Wedding Cake Traditions and Transitions

Wedding Cake Traditions and Transitions

Chefs & Experts

Wedding Cake Traditions and Transitions


Times have changed.

I remember well when my sister got married in the 70s (my older sister, thank you very much). She wanted to serve root beer and chocolate chip cookies at her laid back, flower child-style wedding.

You would have thought she’d asked for cold beer and caviar. My mother, who was generally pretty accommodating, drew the line when it came to wedding tradition. We had white cake with white icing, served with mixed nuts.

When it was my turn to get married, I knew better than to ask for anything outside of tradition, although I dreamed briefly of a groom’s cake in chocolate. In retrospect, that probably would have been OK—served with punch, of course, not root beer.

Over the years I watched as the food trends changed, and brides began adding flavored layers to their cakes, using fruit and cream fillings, and sometimes even deviating  from a cake all together.

This year my own daughter got married, and we had a fun discussion around the wedding “cake.” It is now acceptable in polite society to serve something other than white cake; even if it were not, I suspect my daughter would want to push the limits.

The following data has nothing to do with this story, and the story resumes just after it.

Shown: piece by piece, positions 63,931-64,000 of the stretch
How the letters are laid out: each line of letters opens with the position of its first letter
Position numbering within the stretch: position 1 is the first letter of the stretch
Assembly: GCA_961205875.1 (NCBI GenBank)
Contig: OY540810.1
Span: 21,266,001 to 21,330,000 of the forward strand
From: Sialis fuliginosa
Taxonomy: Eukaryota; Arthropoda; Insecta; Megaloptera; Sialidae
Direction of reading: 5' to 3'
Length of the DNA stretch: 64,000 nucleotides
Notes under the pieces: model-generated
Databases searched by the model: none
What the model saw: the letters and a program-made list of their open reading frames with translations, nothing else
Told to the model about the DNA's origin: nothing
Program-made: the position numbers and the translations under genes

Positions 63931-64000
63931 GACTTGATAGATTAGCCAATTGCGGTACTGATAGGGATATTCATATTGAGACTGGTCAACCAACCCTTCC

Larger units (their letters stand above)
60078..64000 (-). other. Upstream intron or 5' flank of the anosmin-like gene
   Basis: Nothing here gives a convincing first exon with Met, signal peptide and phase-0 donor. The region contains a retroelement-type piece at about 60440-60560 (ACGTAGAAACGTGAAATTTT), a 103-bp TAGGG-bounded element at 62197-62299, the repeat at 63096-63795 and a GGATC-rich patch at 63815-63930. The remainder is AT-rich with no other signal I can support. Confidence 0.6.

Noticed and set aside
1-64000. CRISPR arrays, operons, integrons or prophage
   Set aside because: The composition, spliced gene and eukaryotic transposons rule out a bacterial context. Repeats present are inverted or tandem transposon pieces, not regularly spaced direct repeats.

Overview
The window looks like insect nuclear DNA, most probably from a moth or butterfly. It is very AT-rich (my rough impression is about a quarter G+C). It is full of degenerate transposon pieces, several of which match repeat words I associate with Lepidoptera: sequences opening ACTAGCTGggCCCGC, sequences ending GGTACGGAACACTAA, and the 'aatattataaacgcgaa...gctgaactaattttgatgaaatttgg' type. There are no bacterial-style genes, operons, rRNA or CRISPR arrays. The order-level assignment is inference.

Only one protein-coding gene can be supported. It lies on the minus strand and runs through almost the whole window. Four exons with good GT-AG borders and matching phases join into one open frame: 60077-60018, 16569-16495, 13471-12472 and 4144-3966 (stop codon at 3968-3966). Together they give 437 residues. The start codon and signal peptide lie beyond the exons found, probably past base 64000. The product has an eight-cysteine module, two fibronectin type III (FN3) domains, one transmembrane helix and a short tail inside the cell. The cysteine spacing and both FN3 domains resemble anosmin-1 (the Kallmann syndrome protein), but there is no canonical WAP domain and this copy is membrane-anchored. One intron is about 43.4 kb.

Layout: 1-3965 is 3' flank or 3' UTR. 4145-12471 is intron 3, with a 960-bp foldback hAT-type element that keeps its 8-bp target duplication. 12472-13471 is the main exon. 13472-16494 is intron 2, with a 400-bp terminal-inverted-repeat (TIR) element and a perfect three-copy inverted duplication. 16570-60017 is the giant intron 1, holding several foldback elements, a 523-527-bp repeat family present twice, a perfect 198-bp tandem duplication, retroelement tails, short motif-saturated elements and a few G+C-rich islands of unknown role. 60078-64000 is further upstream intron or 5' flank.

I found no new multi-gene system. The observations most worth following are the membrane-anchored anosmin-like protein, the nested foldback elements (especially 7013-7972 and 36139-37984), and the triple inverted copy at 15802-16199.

“We’re not cake people,” she told me, in no uncertain terms.

“Fine,” I said. “What kind of people are you? Do you want root beer and chocolate chip cookies?”

She looked at me strangely, then moved on. “We like cheesecake and pie,” she said.


For her destination wedding we had cheesecake, complete with a trio of sauces: praline, chocolate, and raspberry. For the local reception we had a selection of cobblers, pies, and ice cream. Not a speck of wedding cake in sight.

My mother, by the way, loved it.

There are all kinds of new desserts being served at weddings. Check out our 2011 Dessert Trends for all the details!


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